Are IMF Sponsored Basel Accord Banking Regulations Helpful in Preventing Banking Crises in Turkey
The article provides evidence that the Basel Accord-based IMF mandated regulatory reforms that have been enacted into law in Turkey are neither necessary for the safety and soundness of the Turkish banking system nor sufficient to provide it. There are two reasons for this. First, the diversification and security analysis stressed in Basel Accord-mandated risk management plans is not an important source of risk reduction in portfolios containing only Turkish assets. Second, a 10% ratio of equity to Turkish assets is too risky to provide a sound banking system there. This position is argued a four-step chain of reasoning: 1. Diversification as a risk management tool in equity portfolios is ineffective in Turkey due to the high relative volatility of and high covariance among Turkish common stocks. Diversified portfolios have comparable volatilities to a one stock portfolio. During crises the diversified portfolio is substantially riskier than a managed portfolio constructed here. 2. Diversification is also no help in market-traded asset portfolios containing Turkish Treasury bills and common stocks. Because Turkish common stocks are so risky on a relative basis and because of their high covariance with Treasury bills, risk-minimizing portfolios of Turkish market-traded securities contain only Turkish Treasury Bills, risky themselves but safe on a relative basis. 3. Diversification using bank direct loan assets are also not important in minimizing risk in portfolios of Turkish assets. They appear only in relatively small amounts in minimum risk portfolios of Turkish assets. Thus minimum-risk portfolios of Turkish assets contain primarily Turkish Treasury bills. 4. Risk minimizing banks holding only Turkish Treasury bills are too risky under the currently required 10% leverage ratio. Therefore, all Turkish banks are too risky to be consistent with a safe and sound banking system under the 10% requirement. On the other hand, the article also provides evidence that Turkish Treasury Bills, when combined with foreign mature market securities, do provide reduced risk through diversification. This suggests that foreign banks will find fertile ground in Turkey.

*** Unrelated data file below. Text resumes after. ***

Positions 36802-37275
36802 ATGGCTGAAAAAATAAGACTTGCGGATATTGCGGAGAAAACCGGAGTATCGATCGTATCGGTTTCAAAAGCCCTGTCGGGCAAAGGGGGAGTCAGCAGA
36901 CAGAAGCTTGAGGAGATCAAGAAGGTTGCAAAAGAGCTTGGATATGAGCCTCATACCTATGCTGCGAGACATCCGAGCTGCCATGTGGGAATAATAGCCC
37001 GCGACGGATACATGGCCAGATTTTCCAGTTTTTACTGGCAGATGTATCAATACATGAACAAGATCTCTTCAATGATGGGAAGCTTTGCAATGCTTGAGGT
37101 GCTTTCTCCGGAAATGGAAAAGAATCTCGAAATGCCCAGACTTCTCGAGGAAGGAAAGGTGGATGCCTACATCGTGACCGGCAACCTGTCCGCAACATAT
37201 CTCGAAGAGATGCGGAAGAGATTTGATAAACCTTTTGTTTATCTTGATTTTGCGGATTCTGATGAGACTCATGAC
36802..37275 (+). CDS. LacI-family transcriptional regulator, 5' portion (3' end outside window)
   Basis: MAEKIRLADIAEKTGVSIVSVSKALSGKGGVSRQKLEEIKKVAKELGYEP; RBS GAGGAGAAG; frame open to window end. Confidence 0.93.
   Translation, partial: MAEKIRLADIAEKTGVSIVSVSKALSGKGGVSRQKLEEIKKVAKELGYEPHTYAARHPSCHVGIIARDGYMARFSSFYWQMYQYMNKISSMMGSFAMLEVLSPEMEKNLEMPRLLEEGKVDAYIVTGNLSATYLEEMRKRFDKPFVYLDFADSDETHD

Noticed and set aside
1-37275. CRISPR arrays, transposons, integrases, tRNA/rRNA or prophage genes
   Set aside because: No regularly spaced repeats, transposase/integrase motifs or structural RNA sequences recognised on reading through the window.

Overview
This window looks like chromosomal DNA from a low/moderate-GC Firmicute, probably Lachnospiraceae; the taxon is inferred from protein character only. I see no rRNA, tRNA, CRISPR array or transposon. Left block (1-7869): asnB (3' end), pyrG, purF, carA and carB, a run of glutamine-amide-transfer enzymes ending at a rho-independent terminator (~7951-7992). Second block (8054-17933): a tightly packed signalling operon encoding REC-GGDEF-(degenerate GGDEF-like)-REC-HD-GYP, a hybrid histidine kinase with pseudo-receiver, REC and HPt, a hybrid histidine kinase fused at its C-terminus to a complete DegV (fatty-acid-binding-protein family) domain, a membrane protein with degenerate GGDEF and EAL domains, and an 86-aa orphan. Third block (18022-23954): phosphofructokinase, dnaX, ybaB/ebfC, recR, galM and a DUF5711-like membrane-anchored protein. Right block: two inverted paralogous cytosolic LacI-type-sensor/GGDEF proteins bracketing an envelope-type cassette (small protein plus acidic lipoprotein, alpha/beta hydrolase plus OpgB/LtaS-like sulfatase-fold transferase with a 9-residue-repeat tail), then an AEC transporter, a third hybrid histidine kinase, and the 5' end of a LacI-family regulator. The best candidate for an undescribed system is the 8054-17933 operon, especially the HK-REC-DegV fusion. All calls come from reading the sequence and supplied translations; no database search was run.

Proceeds of 7th Annual Conference on Macroeconomics and Financial Markets